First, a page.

I received an email a couple of weeks ago; it claimed to be a summons to appear in court. The email was obviously fake; it probably contained some malicious code or a link to a website that would download viruses to my computer. This type of fraudulent email is perplexing; it is so unbelievable, and obviously deceitful, that one might wonder about the intellectual capacities of the person who composed it. How could anyone be so dim as to compose a scam that is so obviously a scam? As it happens, these types of scams are intentionally implausible.
There was a story in the news recently in which an internet security expert explained that email scammers choose to employ outlandish means to attract people in order to screen out those who are not gullible enough to be taken in by the scam. Preposterous scams discourage everyone but the most gullible – precisely the people who are likely to be most profitable to a scammer. The next time you get an email or phone call from someone who wants to share a huge inheritance with you, ask yourself whether you are gullible enough to provide sufficient income to that scammer.
The opposite value seems to have been at work at Pentecost. Rather than employing tactics to weed out unlikely candidates, the exercise of divine power on Pentecost was done in order to attract as many as possible, without regard to background or station in life. The Acts of the Apostles says, “there were devout Jews from every nation under heaven staying in Jerusalem . . . they were gathered in a large crowd, but were confused because each one heard the apostles speaking in his own language.” (Acts 2:5-6)
The feast of Pentecost began as an ancient Hebrew agricultural celebration. During the lifetime of the apostles it was associated with the inauguration of the Sinai covenant. Jews from all over the world traveled great distances to Jerusalem in order to participate; their pilgrimage to the city took on the connotation of being their personal experience of sojourning in the desert as their ancestors had done. During this feast, when the greatest possible diversity of people would have been present in the city, the apostles began the world-wide mission to preach the Gospel.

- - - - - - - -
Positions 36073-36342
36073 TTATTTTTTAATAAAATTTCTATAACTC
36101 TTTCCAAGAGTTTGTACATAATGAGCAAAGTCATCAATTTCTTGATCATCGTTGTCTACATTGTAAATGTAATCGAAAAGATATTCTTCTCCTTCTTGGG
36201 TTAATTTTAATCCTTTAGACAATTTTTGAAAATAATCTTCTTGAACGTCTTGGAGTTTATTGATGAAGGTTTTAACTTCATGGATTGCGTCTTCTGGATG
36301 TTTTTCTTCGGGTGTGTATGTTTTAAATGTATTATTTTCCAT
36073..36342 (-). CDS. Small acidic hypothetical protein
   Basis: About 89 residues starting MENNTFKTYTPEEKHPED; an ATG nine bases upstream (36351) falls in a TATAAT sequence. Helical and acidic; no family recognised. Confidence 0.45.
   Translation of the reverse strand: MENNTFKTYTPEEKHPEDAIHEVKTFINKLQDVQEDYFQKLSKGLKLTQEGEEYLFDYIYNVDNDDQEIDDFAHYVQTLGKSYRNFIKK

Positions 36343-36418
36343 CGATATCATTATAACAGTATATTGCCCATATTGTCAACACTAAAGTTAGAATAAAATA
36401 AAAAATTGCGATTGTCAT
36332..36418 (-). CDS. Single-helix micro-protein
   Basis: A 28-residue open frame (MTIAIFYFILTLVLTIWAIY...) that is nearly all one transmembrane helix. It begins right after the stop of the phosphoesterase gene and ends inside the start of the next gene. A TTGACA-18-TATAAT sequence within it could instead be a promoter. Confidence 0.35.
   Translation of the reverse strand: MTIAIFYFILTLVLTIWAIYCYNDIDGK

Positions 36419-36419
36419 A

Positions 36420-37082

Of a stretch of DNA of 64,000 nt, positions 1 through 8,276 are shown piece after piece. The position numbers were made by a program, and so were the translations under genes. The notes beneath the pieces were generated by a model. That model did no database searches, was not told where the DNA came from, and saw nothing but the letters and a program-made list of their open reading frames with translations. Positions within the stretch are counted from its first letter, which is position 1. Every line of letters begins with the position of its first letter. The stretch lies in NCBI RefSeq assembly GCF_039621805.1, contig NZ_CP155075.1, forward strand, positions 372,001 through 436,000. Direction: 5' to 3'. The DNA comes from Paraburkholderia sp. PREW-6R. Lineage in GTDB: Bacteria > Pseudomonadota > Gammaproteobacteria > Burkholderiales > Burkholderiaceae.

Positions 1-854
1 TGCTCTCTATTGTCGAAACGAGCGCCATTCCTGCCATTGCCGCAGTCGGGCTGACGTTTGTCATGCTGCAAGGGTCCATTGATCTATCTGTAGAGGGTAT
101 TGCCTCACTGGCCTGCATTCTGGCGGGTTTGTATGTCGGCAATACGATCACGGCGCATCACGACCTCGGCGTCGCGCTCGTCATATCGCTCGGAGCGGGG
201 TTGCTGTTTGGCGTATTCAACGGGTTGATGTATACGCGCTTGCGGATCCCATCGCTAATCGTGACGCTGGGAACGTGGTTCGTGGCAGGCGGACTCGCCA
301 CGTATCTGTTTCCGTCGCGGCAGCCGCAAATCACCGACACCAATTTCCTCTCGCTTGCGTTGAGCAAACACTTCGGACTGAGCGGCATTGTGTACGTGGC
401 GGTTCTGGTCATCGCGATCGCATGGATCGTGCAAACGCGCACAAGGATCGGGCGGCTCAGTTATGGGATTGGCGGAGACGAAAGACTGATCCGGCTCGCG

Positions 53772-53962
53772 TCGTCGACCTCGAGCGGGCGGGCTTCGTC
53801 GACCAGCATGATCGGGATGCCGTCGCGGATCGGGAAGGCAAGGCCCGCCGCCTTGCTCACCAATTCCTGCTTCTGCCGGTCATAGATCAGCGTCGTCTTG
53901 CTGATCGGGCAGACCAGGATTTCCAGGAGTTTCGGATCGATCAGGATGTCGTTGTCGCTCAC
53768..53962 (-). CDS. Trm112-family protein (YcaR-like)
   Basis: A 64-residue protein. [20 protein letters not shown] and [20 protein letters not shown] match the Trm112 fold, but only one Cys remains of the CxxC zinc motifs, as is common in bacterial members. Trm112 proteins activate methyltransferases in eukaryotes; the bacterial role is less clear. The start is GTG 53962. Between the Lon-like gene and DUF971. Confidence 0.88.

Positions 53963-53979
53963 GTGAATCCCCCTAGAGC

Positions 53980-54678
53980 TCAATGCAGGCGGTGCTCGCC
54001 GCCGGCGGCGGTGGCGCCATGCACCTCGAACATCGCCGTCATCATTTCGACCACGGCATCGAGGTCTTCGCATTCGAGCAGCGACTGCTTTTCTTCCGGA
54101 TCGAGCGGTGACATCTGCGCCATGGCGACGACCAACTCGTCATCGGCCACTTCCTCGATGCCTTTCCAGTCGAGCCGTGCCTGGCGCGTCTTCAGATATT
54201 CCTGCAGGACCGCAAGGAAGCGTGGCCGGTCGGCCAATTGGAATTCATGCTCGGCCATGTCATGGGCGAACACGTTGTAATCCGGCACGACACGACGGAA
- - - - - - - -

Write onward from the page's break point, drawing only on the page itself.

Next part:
The Acts of the Apostles tells us that many language groups were able to understand the preaching of the apostles about “the mighty acts of God.” (Acts 2:11) This is the nature of God’s grace; it is an universal offer of salvation. The universality of the offer is signified by both the diversity of those to whom it was preached and the prophetic signs that accompanied the apostles’ preaching.
The Scripture depicts two common manifestations of power (in the ancient world), in order to portray these “mighty acts.” Acts says, “there came from the sky a noise like a strong driving wind” (Acts 2:2), and that “there appeared to them tongues as of fire.” (Acts 2:3) Wind and fire were the two primary sources of power in the ancient world. Before electrical generators and nuclear energy, there were available to people only the kinetic energy of the wind and the caloric energy of combustion. These two common energy sources were used as metaphors for God’s power at work in the world, and in particular, in the preaching of the apostles.